Although we were unable to examine the impact of different modes of delivery of CIMT, such as signature CIMT (sCIMT), modified CMIT (mCIMT) or hybrid CMIT (hCIMT), our review shows that CIMT can be implemented in a range of modes and settings, that constraint can be achieved using various devices, and the accompanying intervention can be delivered by interventionists other than therapists, including parents and students. Our review indicates that the specific mode of CIMT intervention is a lesser issue than implementation of an intensive, carefully‐targeted and well‐supported programme. However, maintenance of treatment fidelity is essential. Clinicians should ensure that the two key ingredients across all models of CIMT are maintained: 1) restraint of the well‐functioning upper limb (irrespective of device/type); and 2) intensive, structured training (irrespective of type) (Eliasson 2014a). The mean number of hours of CIMT provided across studies was 129 hours (range = 20 hours in Yu 2012 to 504 hours in Sung 2005). We did not identify any study that concluded that short‐term constraint methods, such as occasional hand holding, were effective. No study provided CIMT for a period longer than 10 weeks. Clincians, therefore, should view CIMT as a relatively short‐term intervention that is provided for a defined period, and carefully evaluate outcomes before and after implementation using valid and reliable measures.

The high‐dose and dose‐matched comparison interventions, predominantly intensive occupational therapy and bimanual interventions, offer evidence‐based options for families. As with CIMT, these interventions should be implemented with adherence to intervention fidelity, including the nature of intervention and dose.

It is important for clinicians to educate children and families about the outcomes of this review. CIMT appears to be a safe intervention for children with unilateral CP. Families should feel confident that, on average, active engagement in a well‐defined, intensive program of CIMT or bimanual therapy can lead to improvements in bimanual performance and unimanual capacity. Discussions with families will include the magnitude of the benefit, the uncertainty of long‐term benefits of the blocks of intervention, and the need to continually monitor children’s upper‐limb function and occupational performance to identify appropriate timing of further episodes of intensive, upper‐limb interventions or implementation of alternative means of achieving child‐ and family‐centred goals. It should be emphasised that not all children respond to CIMT (Hoare 2015). The challenge remains for researchers to identify the most appropriate of these interventions to implement with individual children. This review was not able to identify the characteristics of children who could be advised to participate in one or the other of CIMT or bimanual interventions. In the meantime, clinicians should consider the specific goals for individual children and families and choose the most developmentally appropriate, family‐centred, and convenient of these approaches (Hoare 2017). Factors, in addition to child and family characteristics and preferences, which may impact of intervention selection include therapist expertise, costs of implementing the intervention, funding and service delivery models, and resource availability.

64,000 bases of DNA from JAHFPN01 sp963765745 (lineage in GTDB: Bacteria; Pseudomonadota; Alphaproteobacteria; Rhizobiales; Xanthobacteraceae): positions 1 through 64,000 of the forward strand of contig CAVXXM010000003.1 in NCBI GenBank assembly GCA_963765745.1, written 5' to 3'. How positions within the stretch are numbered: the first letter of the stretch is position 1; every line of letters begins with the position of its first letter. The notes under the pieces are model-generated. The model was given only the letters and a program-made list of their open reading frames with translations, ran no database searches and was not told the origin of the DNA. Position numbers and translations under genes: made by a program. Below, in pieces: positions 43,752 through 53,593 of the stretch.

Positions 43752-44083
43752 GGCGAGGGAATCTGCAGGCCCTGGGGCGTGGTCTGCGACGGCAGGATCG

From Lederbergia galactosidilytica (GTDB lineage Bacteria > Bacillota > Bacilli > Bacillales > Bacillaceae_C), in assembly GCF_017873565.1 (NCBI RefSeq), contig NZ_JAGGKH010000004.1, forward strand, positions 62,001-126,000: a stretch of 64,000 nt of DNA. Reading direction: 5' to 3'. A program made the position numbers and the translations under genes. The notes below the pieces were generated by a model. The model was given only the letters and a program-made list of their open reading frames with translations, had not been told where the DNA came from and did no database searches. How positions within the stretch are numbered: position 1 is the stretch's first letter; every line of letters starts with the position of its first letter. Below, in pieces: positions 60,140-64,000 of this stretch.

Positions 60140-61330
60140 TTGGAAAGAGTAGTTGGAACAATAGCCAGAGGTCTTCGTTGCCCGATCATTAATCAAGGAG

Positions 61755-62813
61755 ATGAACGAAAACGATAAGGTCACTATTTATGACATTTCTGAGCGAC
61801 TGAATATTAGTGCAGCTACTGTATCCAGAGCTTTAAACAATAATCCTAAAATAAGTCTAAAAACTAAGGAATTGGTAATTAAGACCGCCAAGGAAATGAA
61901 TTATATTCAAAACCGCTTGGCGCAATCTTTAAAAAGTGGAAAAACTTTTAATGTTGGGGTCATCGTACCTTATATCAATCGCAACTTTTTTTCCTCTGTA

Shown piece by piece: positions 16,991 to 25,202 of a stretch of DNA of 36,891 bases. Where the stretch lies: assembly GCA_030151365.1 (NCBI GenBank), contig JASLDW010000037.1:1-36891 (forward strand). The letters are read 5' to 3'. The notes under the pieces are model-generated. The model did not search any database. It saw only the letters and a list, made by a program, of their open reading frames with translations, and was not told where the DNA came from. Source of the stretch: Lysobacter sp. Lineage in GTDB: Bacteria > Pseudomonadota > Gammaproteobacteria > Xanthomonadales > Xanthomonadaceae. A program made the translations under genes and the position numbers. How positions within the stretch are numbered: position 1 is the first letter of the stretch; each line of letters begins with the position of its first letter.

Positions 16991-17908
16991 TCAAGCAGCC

Implications for research

The current evidence for CIMT in children with unilateral CP mostly comprises small studies at high or unclear risk of bias, and that use a wide range of outcome measures. Larger, more rigorous and more adequately reported randomised controlled trials (RCTs) in the future should aim to develop sequentially knowledge of the effect of CIMT in children with unilateral CP. Future research is required to address three high‐priority areas for future CIMT research identified by expert consensus (Eliasson 2014a). These are: 1) the effect of age on the treatment effect; 2) the effect of repeated CIMT; and 3) the minimum dosage of CIMT required to impact outcomes. Our findings also indicate that there are no further advantages to be gained by conducting studies of CIMT compared with low‐dose interventions. Efforts to tease out optimal dosage, age effects and other critical questions must focus on intensive delivery of both CIMT and comparison interventions. We also recommend that future studies of CIMT in children with CP undertake cost‐benefit analyses, to determine the impact and cost‐effectiveness of the diverse models of upper‐limb intervention, to assist with future knowledge translation.